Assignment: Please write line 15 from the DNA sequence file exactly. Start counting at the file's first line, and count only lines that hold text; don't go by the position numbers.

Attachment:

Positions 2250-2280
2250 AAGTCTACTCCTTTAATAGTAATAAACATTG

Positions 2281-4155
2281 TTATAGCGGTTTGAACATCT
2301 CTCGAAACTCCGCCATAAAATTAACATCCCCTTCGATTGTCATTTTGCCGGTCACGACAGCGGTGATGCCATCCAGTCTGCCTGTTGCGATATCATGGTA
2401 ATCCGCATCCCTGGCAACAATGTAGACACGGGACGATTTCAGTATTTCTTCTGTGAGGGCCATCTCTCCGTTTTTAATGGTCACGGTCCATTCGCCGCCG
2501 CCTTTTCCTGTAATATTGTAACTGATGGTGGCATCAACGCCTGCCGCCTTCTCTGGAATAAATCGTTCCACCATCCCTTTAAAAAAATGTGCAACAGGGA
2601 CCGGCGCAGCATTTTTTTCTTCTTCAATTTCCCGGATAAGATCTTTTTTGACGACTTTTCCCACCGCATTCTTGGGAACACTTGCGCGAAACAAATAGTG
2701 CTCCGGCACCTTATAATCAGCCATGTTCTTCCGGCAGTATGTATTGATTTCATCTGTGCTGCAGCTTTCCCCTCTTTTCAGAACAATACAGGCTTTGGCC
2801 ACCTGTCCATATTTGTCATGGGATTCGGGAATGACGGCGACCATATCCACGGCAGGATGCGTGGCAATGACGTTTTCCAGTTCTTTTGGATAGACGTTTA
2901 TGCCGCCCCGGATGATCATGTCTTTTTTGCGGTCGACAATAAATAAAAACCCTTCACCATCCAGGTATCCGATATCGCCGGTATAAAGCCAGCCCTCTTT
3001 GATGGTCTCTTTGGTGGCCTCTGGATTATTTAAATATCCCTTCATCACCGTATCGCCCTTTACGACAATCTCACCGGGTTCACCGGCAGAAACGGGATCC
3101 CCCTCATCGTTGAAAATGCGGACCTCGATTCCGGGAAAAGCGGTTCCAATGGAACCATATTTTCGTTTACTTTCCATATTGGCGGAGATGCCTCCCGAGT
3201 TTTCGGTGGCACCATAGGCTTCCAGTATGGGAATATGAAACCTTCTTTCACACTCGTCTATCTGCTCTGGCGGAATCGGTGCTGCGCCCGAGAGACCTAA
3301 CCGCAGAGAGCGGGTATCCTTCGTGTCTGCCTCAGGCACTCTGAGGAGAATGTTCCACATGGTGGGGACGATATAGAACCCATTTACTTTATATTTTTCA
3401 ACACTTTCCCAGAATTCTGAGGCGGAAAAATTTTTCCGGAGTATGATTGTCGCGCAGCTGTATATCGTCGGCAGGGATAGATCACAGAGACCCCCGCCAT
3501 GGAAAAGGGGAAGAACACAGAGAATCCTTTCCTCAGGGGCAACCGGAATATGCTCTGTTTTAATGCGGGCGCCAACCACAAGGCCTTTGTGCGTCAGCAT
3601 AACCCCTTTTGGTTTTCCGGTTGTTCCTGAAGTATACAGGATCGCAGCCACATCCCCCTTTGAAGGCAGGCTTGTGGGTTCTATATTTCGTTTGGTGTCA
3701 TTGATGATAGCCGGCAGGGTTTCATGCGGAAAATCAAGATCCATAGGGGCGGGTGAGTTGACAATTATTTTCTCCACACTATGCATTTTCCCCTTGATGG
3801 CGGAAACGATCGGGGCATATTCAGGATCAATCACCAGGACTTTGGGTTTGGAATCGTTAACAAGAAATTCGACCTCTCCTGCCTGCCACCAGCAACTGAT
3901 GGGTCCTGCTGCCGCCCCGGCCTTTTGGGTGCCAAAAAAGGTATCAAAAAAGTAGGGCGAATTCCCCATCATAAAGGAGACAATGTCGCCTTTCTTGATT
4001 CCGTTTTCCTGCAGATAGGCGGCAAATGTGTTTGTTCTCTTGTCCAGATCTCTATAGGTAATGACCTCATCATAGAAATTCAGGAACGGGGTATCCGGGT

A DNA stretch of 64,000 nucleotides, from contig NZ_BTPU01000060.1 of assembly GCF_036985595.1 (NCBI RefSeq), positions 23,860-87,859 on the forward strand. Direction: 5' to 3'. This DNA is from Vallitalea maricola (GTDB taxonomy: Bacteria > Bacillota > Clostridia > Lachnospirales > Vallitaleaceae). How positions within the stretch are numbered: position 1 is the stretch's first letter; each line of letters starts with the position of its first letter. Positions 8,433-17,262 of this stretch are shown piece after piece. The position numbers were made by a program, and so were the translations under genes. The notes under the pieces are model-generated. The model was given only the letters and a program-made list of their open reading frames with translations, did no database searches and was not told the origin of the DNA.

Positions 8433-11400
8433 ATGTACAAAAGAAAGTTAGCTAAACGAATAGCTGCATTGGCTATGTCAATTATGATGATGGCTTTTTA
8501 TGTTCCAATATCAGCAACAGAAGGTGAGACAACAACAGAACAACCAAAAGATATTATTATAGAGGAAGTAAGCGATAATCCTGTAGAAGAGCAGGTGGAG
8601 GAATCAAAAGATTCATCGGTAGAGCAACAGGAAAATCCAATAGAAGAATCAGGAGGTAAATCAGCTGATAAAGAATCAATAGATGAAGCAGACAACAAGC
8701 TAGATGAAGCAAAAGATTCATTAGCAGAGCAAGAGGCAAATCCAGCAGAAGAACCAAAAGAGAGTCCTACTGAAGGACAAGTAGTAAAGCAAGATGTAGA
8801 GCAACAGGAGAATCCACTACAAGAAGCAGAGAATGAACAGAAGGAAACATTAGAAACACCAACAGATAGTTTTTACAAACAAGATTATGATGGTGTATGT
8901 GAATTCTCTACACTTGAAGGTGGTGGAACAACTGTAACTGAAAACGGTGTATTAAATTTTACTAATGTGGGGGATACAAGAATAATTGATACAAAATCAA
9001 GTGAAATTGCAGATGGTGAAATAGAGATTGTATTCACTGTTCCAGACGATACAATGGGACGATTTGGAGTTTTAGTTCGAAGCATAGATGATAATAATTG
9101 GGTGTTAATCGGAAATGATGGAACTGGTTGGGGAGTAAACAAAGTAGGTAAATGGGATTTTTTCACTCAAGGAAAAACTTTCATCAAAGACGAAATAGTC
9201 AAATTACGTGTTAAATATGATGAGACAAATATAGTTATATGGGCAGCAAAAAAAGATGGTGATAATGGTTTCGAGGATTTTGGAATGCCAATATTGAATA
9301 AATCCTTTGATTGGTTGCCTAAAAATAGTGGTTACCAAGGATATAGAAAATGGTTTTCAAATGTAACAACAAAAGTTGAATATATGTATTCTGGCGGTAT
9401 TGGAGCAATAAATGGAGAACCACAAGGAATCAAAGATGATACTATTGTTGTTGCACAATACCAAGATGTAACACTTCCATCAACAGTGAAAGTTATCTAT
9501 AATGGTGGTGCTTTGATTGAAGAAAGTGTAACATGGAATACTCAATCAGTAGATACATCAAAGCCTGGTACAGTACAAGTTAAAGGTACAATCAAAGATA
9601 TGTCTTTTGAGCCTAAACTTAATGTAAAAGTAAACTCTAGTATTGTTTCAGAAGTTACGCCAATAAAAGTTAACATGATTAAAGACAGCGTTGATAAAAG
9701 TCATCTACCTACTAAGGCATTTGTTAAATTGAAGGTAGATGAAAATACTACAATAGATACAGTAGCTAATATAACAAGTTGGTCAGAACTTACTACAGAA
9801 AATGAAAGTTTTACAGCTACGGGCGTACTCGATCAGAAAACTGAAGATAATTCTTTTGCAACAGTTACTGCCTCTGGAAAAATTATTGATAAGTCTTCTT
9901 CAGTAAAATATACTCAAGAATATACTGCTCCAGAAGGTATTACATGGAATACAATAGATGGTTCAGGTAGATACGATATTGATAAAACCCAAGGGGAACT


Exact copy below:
3301 CCGCAGAGAGCGGGTATCCTTCGTGTCTGCCTCAGGCACTCTGAGGAGAATGTTCCACATGGTGGGGACGATATAGAACCCATTTACTTTATATTTTTCA